"You can't choose the wind direction, but you can choose the position of the sails"
When weather presenter Sabine Hagedoren talked openly about the loss of her husband after a long-term illness in the TV programme Die Huis, a lot of people were quick to respond. Sabine’s positive attitude inspired others in her position and many took heart from it. “That’s why I wanted to take part in the programme”, she says now. Xandres talked to this inspiring woman, between two weather forecasts, about her work and life.
You’ve been working as a weather presenter for the VRT for 24 years now. What drives you in your job?
“Being involved in science. I studied chemistry and I’m happy that I can spend every day working on something that interests me and continues to interest me. I also like the variation in my job. Twice a day I receive a briefing from the Belgian Royal Meteorological Institute, which I use to prepare the weather forecast for the various radio channels and the television channels Eén and Canvas. As a weather presenter you are in charge of the whole process yourself. You create the weather maps, you decide what you’re going to say, what’s important that day. And you adapt the way you present your weather forecast to suit the channel’s style, so it catches the attention of listeners or viewers. It’s a multifaceted job.”
You wear Xandres on screen. Do you think your style of clothes is important?
“Before I worked for television I didn’t pay any attention to clothes. In that sense I was a typical scientist. Clothes were purely functional. But when you work for TV they’re important and over the years I’ve come to appreciate this. Your clothes do a lot for your screen presence. While I still want clothes, I wear to be comfortable, it doesn’t mean they can’t be stylish.”
“I’ve learned a lot from going shopping with a stylist. I now have a clear picture of which colours look good on me and which styles I should wear. Actually, everyone should go off for an afternoon with a stylist at least once. That way you avoid disappointment when you’re trying on clothes and you don’t buy clothes you’ll never wear. You can shop much more efficiently. Xandres is perfect for me, because its Costumelle line offers tailor-made clothes. I’m tall, I have narrow shoulders, a full bust and long arms. Not easy. But at Xandres I always find a blazer that fits me.”
Do you suffer from stress on workdays?
“Only if the weather hits the news. An average workday is always well-filled, what with the lunchtime weather forecasts, the weather talks on the radio channels and the evening weather forecasts. But if the weather is newsworthy, this means preparing additional bulletins for radio and TV, as well as on Facebook Live and so on. I always feel drained after that kind of a day.”
"Xandres is perfect for me, because its Costumelle line offers tailor-made clothes. I’m tall, I have narrow shoulders, a full bust and long arms. Not easy. But at Xandres I always find a blazer that fits me.”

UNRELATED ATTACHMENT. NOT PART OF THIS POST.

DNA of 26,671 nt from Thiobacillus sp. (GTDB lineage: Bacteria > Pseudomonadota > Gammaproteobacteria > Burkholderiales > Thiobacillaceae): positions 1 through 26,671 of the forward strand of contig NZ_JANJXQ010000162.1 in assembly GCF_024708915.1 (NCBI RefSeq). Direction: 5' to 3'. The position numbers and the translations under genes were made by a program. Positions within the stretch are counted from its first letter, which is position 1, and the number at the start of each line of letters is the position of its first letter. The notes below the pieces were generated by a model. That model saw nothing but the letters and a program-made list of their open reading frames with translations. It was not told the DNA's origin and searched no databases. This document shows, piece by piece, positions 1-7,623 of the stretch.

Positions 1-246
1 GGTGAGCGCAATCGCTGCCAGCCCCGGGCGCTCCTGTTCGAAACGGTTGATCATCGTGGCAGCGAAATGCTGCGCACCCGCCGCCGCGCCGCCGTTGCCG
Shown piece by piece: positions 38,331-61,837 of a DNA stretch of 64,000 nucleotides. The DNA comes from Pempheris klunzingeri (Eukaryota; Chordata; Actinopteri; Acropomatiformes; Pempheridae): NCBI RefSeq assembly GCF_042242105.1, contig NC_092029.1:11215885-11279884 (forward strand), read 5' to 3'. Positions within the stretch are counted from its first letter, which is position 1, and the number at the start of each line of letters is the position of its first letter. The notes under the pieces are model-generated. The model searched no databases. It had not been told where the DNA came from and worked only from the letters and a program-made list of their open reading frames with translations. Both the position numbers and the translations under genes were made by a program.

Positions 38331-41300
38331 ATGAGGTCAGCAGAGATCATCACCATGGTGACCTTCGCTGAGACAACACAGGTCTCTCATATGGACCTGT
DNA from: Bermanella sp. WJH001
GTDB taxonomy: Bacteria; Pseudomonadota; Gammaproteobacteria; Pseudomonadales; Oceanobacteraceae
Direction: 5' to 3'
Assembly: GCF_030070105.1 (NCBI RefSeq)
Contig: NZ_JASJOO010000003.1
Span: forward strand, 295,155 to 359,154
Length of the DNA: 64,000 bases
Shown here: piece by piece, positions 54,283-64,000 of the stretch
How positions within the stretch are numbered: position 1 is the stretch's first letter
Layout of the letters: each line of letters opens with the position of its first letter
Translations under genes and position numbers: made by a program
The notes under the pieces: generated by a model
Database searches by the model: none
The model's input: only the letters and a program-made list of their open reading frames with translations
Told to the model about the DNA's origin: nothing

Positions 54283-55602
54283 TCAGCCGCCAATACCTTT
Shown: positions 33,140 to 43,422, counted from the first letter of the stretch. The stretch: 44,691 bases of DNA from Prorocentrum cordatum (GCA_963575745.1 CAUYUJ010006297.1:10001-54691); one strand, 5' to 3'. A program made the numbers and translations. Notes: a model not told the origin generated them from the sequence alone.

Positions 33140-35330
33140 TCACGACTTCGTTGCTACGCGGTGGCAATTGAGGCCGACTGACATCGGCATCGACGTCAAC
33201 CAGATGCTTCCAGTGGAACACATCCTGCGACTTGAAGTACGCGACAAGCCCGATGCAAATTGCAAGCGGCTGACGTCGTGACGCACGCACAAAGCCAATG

How do you recharge your batteries? Do you have time for other interests besides your job?
“I like to play tennis and cycle. And I have two children, who also have their pastimes, so mum plays taxi sometimes. (laughs) But I make a point of trying to set aside some time for myself. In the winter I play tennis with friends at least once a week, in the summer twice a week. And afterwards, of course, we stay and natter for a while. It never fails to lift my spirit. I find working in the garden very relaxing as well. I like to be outside, I’m an outdoorsy person.”
You always kept your life in the spotlights and your private life very separate, until you took part in Die Huis. Did you expect the programme to cause such a stir?
“At the end of it Eric Goens, the programme maker, said to me, ‘This will really get some reactions’. My answer was, ‘I hope so, because that was my intention’. I hope people will benefit from it. I hope that people who are experiencing the same thing in their immediate environment will perhaps draw some consolation from it or find something to hang onto to help them cope with their difficult situation and their sorrow. After the broadcast I got a lot of reactions myself, people sent me emails, letters, CDs, stories. It was good. I’m glad I did it.”
What are the life lessons you want to teach your children?
“First of all, that they should be considerate towards each other and others. I think it’s really important to listen to each other and be respectful. And I believe that if you do things with love – in your job as well as your private life – you’re on the right track. I certainly want to teach them that.”
Xandres has selected you as an inspiring woman. Which women do you find inspiring?
“I can’t think of any particular examples off the top of my head. I try to pick up ideas all over the place, from men as well as women. So it’s difficult to give you a list of names. I get inspiration every day from a variety of channels, from people I just happen to meet to conversations with friends. But if you mean women in my field, in the sciences, then Marie Curie is definitely an inspiring woman. She was very important for science. And the scientific world, even today, has always been a male-dominated world, so she was certainly exceptional.”
Do you have a life motto?
“Yes, you can’t choose the wind direction, but you can choose the position of the sails. For me that means you can always forge ahead, even in a headwind. You just have to change tack. I once took a sailing course and this quote really sums up my approach to life. You can go anywhere you want, even if you have to go it in a roundabout way sometimes.”